Character Education: Is it the Holy Grail to Academic Success?

9 Apr

I           Resilience

One of the recent preoccupations of Education Secretary Nicky Morgan has been “character education”.   This is unsurprising, given that Michael Gove, current Justice Secretary and her predecessor, made both, the curriculum and examinations and tests more rigorous causing young people to stress out.  Accordingly, she has been investing time and resources in seeing how children could be made more resilient.

Children in the United Kingdom grow up in a cosseted environment.   Surfaces on which they play must be safe; they are not permitted to go out into the streets to ride their bikes or kick balls in case they are kidnapped and abused by paedophiles or run over by cars.   So outside play is replaced with inside tablets; and I am not talking about pills.   A March 2016 poll revealed that 6-to-11-year-old children spent less time outside than the daily hour allowed to prisoners.

And if they do not know how to look after themselves, children are not developing the character tools they need – such as resilience or buoyancy – to negotiate the hidden dangers on the road of life or to survive failures on the road to success.   They have truly become the “snowflake” generation.  This is why Mrs Morgan is keen to foster resilience and character education.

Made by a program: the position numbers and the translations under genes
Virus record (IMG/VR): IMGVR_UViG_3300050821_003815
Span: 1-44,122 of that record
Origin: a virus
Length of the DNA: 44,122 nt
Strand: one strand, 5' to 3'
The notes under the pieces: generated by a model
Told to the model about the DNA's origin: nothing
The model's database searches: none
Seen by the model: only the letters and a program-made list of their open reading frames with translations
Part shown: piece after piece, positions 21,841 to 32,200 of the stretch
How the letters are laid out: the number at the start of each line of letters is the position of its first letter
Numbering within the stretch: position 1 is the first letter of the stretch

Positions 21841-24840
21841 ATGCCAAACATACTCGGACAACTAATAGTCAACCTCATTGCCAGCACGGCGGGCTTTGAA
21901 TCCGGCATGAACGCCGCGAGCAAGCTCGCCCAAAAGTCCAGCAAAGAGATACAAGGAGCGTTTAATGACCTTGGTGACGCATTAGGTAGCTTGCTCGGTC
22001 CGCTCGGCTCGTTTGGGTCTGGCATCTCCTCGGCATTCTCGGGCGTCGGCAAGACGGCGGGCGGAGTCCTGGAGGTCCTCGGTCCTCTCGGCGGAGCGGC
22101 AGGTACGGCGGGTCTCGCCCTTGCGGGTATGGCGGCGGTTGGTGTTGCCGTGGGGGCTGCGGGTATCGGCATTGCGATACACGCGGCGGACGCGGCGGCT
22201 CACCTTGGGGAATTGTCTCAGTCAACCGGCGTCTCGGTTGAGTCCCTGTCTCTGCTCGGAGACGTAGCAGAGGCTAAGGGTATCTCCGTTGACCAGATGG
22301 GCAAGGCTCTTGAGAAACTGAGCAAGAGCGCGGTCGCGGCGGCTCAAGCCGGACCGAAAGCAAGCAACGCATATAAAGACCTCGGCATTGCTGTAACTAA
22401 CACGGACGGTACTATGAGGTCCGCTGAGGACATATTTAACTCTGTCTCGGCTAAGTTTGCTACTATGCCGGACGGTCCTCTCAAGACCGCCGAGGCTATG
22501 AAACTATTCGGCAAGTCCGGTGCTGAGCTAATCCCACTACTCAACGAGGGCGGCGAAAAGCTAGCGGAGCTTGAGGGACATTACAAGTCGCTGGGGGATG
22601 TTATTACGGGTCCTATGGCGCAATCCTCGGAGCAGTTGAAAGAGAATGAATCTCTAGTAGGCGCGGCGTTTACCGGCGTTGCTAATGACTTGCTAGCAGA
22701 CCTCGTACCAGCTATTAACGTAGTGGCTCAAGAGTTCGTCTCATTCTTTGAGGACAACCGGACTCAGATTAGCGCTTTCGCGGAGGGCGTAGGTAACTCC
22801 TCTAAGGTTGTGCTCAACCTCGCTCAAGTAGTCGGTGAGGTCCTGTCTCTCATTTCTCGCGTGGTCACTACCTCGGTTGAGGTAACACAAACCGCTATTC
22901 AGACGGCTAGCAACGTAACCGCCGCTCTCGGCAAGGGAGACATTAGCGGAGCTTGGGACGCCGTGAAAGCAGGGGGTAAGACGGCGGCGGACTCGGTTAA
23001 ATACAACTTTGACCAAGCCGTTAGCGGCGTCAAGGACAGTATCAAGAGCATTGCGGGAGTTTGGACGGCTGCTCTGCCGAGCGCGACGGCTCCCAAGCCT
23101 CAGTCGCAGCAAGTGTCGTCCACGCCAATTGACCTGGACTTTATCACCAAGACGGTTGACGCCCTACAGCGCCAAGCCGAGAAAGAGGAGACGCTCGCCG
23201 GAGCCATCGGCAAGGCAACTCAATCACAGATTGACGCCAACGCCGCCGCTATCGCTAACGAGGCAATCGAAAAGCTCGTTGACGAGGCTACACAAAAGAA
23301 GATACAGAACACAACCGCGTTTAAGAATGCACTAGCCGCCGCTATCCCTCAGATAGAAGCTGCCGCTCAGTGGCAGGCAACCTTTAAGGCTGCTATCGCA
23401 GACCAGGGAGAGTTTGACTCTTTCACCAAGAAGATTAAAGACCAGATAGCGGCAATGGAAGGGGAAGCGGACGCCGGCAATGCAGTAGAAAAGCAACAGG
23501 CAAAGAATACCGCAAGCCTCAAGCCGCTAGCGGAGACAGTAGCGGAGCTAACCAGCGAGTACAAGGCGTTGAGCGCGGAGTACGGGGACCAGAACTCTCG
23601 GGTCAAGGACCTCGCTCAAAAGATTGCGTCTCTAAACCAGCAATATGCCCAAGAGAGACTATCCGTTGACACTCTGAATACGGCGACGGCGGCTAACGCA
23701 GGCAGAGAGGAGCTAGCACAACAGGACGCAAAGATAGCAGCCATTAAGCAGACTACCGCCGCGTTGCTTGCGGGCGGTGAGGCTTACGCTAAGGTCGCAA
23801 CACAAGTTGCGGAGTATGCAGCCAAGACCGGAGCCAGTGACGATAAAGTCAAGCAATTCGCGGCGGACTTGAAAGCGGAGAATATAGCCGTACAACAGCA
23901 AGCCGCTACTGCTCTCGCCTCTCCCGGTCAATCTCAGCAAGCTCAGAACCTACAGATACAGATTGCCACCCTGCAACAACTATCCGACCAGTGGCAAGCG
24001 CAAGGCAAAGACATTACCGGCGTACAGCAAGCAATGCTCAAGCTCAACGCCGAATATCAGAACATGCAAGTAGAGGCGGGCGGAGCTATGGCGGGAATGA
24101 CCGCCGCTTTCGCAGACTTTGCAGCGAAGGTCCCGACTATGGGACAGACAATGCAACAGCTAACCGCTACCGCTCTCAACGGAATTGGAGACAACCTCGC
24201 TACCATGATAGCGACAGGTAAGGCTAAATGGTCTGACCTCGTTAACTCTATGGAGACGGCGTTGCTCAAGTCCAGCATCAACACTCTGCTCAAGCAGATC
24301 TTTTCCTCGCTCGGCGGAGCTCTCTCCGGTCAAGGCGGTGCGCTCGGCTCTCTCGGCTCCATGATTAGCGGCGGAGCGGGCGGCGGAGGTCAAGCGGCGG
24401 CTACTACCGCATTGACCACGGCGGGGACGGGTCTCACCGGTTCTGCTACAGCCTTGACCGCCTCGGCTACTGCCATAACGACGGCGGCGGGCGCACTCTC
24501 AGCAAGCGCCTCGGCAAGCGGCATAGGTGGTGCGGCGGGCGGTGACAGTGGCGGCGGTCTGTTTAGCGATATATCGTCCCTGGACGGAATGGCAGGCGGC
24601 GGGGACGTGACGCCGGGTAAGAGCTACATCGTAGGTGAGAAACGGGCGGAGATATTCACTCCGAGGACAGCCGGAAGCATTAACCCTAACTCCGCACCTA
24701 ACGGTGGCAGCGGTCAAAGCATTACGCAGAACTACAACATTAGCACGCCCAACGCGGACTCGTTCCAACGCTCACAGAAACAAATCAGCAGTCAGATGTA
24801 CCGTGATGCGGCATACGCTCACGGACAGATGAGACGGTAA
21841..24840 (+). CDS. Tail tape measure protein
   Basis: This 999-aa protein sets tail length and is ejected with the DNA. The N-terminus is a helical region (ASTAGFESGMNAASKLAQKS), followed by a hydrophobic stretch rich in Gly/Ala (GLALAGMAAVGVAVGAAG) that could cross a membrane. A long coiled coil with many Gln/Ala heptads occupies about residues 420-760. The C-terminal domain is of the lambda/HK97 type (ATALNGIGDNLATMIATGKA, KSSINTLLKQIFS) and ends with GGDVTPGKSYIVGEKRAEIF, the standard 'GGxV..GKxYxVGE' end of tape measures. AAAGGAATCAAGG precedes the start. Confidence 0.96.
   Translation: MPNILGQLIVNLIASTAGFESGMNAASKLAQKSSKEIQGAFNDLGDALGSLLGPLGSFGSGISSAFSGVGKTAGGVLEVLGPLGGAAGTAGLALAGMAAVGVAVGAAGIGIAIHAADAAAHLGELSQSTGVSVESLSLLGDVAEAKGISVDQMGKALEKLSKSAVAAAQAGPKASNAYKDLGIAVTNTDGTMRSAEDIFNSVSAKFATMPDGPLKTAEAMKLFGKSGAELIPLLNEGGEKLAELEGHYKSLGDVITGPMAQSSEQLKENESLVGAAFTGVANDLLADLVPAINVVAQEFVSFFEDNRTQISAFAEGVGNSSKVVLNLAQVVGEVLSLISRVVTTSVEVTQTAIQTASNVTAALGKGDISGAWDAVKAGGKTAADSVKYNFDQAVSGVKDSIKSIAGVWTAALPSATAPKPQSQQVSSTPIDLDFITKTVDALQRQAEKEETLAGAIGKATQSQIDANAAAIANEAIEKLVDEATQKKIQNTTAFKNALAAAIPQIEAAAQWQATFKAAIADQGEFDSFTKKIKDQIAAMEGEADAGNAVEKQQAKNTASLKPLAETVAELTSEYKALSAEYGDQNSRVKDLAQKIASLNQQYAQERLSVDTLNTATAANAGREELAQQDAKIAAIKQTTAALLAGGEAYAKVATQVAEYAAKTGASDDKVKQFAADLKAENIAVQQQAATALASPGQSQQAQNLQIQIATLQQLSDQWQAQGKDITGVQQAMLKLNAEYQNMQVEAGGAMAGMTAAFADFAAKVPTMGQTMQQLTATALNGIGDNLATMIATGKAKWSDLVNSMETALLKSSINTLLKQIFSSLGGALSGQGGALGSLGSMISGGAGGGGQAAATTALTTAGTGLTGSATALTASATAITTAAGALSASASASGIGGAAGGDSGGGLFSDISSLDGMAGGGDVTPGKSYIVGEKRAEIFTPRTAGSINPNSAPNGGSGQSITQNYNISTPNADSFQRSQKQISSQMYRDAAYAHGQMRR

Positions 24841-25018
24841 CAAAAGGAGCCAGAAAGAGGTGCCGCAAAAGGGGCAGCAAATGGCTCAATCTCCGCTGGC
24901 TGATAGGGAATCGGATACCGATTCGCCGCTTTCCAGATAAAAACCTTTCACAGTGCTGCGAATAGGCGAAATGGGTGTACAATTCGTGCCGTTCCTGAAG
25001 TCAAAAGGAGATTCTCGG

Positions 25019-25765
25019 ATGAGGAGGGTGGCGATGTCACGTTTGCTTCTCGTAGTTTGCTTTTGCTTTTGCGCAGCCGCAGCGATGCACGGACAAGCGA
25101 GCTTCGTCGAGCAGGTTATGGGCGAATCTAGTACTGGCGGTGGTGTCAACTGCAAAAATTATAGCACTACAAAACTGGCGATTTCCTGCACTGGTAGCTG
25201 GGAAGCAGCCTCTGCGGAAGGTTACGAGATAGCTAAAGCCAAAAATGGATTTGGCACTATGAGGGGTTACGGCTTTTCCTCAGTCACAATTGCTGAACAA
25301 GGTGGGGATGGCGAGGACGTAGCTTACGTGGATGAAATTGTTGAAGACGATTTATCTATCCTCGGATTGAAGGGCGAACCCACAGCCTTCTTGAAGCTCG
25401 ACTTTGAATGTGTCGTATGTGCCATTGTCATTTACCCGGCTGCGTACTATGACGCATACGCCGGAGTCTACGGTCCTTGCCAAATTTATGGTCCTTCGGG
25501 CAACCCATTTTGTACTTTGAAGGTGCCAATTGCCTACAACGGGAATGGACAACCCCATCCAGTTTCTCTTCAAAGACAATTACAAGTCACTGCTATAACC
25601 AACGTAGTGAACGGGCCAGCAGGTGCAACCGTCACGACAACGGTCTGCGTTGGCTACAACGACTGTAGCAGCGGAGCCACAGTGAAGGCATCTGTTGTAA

II         Buoyancy

But what precisely is resilience and what should it be? In a seminal article published in The Times Educational Supplement on 25 March 2016, Marc Smith, a senior psychologist, writes: “Resilience has attracted significant attention owing to widespread concerns about the ability of students to cope with setbacks and potential failure.”

He adds that that not only are we getting “resilience interventions” wrong, but we also should not be targeting it in the first place. Instead, schools should be “strengthening students’ ability to cope with minor but personally significant academic setbacks”.   The characteristic has less to do with resilience and more to do with buoyancy.

What’s the difference between “resilience” and “buoyancy”?   Children, who thrive despite harsh conditions and poor life experiences – children, for instance, of Syrian refugees and the Malala Yousafzais of this world – have resilience.  Buoyancy, on the hand other, has to do with the ability of students to bounce back from less significant negative events such as poor grades, work stress and lousy classroom experiences at the hands of other students and/or their teachers.   The two may be related but are separate.

Smith advises the reader on the five ways of fostering academic buoyancy.

(1)        Start by identifying harmful, negative emotions.   How are these manifest?   Statements such as “I am not clever enough” or “I have done my homework but it is probably wrong” reveal worries related to failure and impair a student’s learning.

(2)        Focus on growth and set attainment goals that are achievable. Always go for the incremental goals that are slightly more challenging than the previous ones and emphasise “personal bests” rather than “better than others”.

(3)        Give constructive feedback relating to personal best goals.  Ensure students understand the feedback and what they need to do next.

(4)        Praise effort over intellect. Reward hard work.